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J Occup Health year 2008 volume 50 number 1 page 13 - 23
Classification Originals 
Title Perception in Relation to a Potential Influenza Pandemic among Healthcare Workers in Japan: Implications for Preparedness
Author Teppei IMAI1, Ken TAKAHASHI1, Miwako TODOROKI1, Hiroyuki KUNISHIMA2, Tsutomu HOSHUYAMA1, Reiko IDE1, Takashi KAWASAKI3, Nobuya KOYAMA4, Kazuo ENDO5, Hiroshi FUJITA6, Kentaro IWATA7, Gerald KOH8, Sin Eng CHIA8 and David KOH8
Organization 1University of Occupational and Environmental Health, Japan, 2Tohoku University Hospital, 3Osaka Medical College, 4Toho University Omori Medical Center, 5Okinawa Chubu Hospital, 6Tokyo Metropolitan Bokutoh Hospital, 7Kameda Medical Center, Japan and 8National University of Singapore, Singapore
Keywords Influenza, Human, Disease outbreaks, Occupational health, Health personnel, Infection control, Questionnaires, Epidemiology
Correspondence K. Takahashi, Department of Environmental Epidemiology, Institute of Industrial Ecological Sciences, University of Occupational and Environmental Health, Japan, 1- 1 Iseigaoka, Yahatanishiku, Kitakyushu City, Fukuoka 807-8555,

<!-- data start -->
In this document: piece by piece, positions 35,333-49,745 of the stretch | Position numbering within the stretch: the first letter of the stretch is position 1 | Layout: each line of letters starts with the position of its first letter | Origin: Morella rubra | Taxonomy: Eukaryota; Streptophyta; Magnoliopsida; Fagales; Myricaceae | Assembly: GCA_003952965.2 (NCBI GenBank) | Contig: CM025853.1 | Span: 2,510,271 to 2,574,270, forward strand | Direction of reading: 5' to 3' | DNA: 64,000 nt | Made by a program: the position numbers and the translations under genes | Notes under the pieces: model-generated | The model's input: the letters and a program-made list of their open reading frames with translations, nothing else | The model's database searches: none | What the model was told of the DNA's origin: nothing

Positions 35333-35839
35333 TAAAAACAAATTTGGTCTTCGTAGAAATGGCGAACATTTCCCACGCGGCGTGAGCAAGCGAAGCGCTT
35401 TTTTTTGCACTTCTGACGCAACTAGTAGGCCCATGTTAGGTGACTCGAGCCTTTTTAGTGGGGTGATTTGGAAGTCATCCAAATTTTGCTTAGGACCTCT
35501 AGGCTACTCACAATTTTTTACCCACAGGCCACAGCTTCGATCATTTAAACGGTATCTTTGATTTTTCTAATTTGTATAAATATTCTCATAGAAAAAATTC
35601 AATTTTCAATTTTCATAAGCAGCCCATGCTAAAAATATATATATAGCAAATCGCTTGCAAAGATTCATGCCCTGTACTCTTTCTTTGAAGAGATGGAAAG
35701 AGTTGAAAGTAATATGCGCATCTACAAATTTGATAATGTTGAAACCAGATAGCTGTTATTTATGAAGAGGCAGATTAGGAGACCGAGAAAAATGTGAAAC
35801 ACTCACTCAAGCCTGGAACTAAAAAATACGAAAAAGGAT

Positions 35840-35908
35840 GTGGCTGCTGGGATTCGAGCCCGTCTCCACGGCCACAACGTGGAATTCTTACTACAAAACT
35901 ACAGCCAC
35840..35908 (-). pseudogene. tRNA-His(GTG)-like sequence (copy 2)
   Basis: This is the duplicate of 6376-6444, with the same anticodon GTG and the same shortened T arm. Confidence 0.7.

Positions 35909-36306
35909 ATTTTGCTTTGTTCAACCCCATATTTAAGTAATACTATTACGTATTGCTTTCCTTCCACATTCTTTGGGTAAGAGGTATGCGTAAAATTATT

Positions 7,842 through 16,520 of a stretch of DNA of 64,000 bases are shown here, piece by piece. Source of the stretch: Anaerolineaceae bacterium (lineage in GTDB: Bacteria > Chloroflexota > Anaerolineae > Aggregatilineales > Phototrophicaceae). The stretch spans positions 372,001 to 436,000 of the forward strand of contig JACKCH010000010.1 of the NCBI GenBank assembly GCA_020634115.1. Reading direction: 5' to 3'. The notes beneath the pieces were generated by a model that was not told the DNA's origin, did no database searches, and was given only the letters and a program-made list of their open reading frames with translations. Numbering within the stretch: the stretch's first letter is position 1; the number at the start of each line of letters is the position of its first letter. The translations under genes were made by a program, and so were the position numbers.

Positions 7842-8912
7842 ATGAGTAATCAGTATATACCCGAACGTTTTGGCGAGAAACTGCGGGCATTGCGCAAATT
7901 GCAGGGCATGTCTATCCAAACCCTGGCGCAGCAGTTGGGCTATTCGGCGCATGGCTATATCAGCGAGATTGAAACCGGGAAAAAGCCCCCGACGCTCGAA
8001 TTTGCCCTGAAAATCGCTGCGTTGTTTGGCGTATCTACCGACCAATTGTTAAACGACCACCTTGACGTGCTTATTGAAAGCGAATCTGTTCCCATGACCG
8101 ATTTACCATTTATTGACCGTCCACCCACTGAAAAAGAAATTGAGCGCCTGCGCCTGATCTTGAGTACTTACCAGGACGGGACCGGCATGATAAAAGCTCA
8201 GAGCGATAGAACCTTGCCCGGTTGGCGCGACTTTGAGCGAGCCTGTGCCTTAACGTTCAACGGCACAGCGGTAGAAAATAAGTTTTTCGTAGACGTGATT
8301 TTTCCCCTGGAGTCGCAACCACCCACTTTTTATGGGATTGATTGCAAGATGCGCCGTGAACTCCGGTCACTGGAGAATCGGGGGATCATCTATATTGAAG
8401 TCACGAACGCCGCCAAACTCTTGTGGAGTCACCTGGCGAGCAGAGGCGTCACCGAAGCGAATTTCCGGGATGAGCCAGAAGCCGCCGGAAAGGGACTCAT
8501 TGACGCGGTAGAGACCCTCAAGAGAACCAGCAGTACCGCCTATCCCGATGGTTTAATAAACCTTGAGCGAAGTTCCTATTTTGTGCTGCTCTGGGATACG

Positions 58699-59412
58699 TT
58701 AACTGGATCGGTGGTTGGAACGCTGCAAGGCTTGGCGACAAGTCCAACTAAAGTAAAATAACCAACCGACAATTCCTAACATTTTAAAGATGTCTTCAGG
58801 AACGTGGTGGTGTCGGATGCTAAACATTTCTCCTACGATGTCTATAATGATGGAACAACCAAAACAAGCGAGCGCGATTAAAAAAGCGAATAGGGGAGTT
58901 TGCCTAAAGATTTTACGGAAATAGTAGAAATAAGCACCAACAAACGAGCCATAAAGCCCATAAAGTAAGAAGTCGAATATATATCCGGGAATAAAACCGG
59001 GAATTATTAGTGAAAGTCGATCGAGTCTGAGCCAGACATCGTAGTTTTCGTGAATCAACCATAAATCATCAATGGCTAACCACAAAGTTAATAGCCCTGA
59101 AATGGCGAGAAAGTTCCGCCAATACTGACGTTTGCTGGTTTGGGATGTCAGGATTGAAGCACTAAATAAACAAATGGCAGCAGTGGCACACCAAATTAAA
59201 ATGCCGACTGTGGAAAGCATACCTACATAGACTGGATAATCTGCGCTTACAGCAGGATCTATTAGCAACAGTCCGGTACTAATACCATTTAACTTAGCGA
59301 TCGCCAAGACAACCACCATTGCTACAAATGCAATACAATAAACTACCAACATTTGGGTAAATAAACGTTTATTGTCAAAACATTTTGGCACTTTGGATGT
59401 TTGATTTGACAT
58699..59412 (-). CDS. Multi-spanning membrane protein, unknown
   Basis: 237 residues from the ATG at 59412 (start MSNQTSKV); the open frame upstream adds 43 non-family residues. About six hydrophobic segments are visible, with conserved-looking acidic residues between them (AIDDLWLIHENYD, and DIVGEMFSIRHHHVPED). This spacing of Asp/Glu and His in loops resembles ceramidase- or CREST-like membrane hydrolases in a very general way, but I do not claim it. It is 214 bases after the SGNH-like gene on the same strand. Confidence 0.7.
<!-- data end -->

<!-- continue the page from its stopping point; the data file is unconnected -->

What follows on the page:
Japan (e-mail: ktaka@med.uoeh-u.ac.jp)
Abstract Due to the potential for an influenza pandemic, preparedness for infection control in healthcare settings is essential from the standpoint of occupational health for healthcare workers. We conducted questionnaire surveys among Japanese hospitals to assess preparedness at the individual and institutional levels and their inter-relationship. Questionnaires were administered at 7 tertiary hospitals in Japan during the spring of 2006. We analyzed 7,378 individual responses of the 10,746 questionnaires administered and all seven institutional responses by hospital infection control committees. Healthcare workers assigned low importance to personal protective equipment and showed mixed attitudes (anxious but accepting) to the potential risk. Institutional gaps existed in preparedness across hospitals and most hospitals lacked the specificity to cope with a pandemic. A higher level of institutional preparedness, as determined by expertise as well as general and specific countermeasures, was an important predictor of individual recognition of preventive measures, perception of institutional measures, and attitude toward coping with risk. A higher level of institutional preparedness stood out to be an important predictor of individual preparedness. Considering the risk of a future influenza pandemic, hospitals should improve preparedness at all levels.